7 things compliance hates about your financial copy and how to avoid them

Are you inadvertently irriating compliance teams by continually writing stuff they can't pass? Learn how to avoid common copy mistakes with these top tips...

 7 things compliance hates about your financial copy and how to avoid them

Writing about financial services? Having your copy knocked back by compliance is disheartening. Sidestep a lot of the problems by being aware of the pitfalls before you start. Here, Dan Atkinson, former economics editor of The Mail on Sunday, lists a few common complaints – and a few ideas for avoiding them.

1. ‘Don’t make recommendations that could be misleading’

When talking about products, you must always be clear and balanced. You can say how a product could benefit someone, but not without making the terms absolutely clear and covering risks as well as benefits. Failing to do this can lead consumers to buy the wrong product, as the FCA explains in its material on financial promotions

As a copywriter, you can describe how a product works and provide content around it using verifiable information, as Legal & General does in this piece on index tracker funds: 

Right: This Legal & General example uses a question-and-answer format to explain the benefits – and potential risks – of its index-tracker product in plain English

When it comes to clarity, you may find that compliance teams themselves jeopardise this by adding lots of – often unnecessary – financial jargon. It’s up to you to push back if this happens.

2. ‘So which audience is this copy for?’

Putting content written for financial professionals in front of retail investors is a no-no – because it might assume more knowledge than a retail audience is likely to have.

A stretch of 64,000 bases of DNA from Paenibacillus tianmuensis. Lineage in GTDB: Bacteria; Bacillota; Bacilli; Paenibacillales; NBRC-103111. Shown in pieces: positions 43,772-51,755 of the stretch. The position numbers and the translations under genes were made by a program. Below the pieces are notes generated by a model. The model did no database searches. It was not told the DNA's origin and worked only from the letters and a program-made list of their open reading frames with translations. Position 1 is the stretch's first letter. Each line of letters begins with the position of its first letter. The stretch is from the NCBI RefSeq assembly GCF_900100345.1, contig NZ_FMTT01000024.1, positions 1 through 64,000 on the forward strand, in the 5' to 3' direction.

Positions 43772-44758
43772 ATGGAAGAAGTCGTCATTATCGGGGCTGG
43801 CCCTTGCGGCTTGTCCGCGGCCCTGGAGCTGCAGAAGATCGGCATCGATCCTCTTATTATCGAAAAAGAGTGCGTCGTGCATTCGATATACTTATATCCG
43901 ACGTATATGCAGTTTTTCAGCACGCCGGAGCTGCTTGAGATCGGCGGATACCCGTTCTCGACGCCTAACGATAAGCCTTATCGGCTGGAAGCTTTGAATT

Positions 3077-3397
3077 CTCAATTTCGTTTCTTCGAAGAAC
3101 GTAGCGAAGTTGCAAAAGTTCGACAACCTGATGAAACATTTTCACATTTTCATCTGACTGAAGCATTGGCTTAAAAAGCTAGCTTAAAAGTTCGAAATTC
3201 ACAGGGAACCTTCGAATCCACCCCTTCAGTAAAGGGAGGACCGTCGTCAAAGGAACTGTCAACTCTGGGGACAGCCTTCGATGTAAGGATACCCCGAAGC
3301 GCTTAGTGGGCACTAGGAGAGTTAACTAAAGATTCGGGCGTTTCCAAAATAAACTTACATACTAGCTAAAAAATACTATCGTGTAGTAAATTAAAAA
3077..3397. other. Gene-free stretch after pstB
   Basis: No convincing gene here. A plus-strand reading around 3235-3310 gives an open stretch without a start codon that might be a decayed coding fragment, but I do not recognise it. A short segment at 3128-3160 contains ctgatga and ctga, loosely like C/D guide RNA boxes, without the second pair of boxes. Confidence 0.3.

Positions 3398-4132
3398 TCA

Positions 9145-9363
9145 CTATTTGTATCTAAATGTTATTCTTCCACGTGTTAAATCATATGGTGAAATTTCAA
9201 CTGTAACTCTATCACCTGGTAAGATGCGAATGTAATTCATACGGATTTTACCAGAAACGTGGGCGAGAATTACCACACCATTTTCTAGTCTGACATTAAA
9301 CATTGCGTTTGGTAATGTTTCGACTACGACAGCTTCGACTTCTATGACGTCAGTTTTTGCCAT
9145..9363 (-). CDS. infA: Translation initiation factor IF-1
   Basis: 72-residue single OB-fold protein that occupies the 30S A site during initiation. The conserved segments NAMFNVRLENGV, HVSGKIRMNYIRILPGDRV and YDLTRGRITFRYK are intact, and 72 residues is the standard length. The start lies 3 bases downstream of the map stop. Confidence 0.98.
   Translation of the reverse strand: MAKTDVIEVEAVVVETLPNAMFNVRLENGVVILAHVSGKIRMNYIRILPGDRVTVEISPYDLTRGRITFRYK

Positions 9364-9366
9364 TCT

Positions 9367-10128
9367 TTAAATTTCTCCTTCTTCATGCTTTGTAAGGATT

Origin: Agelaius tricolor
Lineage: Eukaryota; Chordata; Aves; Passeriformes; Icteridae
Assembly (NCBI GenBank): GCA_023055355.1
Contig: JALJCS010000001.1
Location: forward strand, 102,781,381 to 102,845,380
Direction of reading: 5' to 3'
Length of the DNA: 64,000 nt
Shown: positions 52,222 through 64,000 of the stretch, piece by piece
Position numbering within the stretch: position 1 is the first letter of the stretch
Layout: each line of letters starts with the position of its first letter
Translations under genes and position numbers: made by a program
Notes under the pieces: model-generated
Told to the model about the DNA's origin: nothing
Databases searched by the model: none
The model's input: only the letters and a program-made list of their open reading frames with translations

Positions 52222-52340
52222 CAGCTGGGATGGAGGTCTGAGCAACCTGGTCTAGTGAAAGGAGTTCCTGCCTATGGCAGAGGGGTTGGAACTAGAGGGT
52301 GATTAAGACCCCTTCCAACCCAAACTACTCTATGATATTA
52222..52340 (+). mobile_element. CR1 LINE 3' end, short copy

Most companies will try to avoid content being seen by the wrong audience by having a process of self-selection before the user lands on the main site. Like this gateway page from Aberdeen Asset Management, which prompts users to identify their job type before entering:

Right: Private investor or professional investor? This gateway page from Aberdeen Asset Management tailors information to different audiences

Make sure you know the difference between the various types of copy on your site.

3. ‘Where are the risk warnings?’

Just because a product has performed well in the past it doesn’t mean it will continue to do so – and as a writer you need to make this clear. Where appropriate, always warn that past performance isn’t a guarantee of future performance and that the value of investments can go down as well as up.

You can agree the exact wording of risk warnings with the compliance team. Try to keep them as plain as possible, as Nationwide does.

4. ‘That sounds like advice’

Compliance teams will be irritated if you write anything that could be interpreted as financial advice – even if it’s very general and seems quite innocuous. One way to swerve this potential pitfall is to avoid imperatives and directives. Ditch demanding copy such as ‘you must’ and ‘you should’ for instance, and introduce phrases like ‘you might consider’ instead.

5. ‘Be very careful when you write about this product’

Some financial products are so complicated it’s difficult to write about them in a way that’s compliant. In this case, a good approach to take is to go back to basics and explain everything.

6. ‘You can’t call that an investment’

Using unacceptable terminology is a problem that tends to arise when you’re writing about valuable things that aren’t financial assets – collectables such as art or antiques, for example. Compliance teams may well object if you refer to these as investments, so you’ll need to have discussions with them to come up with a form of words that are acceptable.

7. ‘We didn’t even know you were doing this’

The key to avoiding compliance pitfalls lies in the relationship you build with the compliance team – and that means making sure they’re kept informed about what you’re doing from the outset. Communicate in advance to get an idea of what the stumbling blocks are likely to be, and if possible, agree on acceptable words and phrases up front.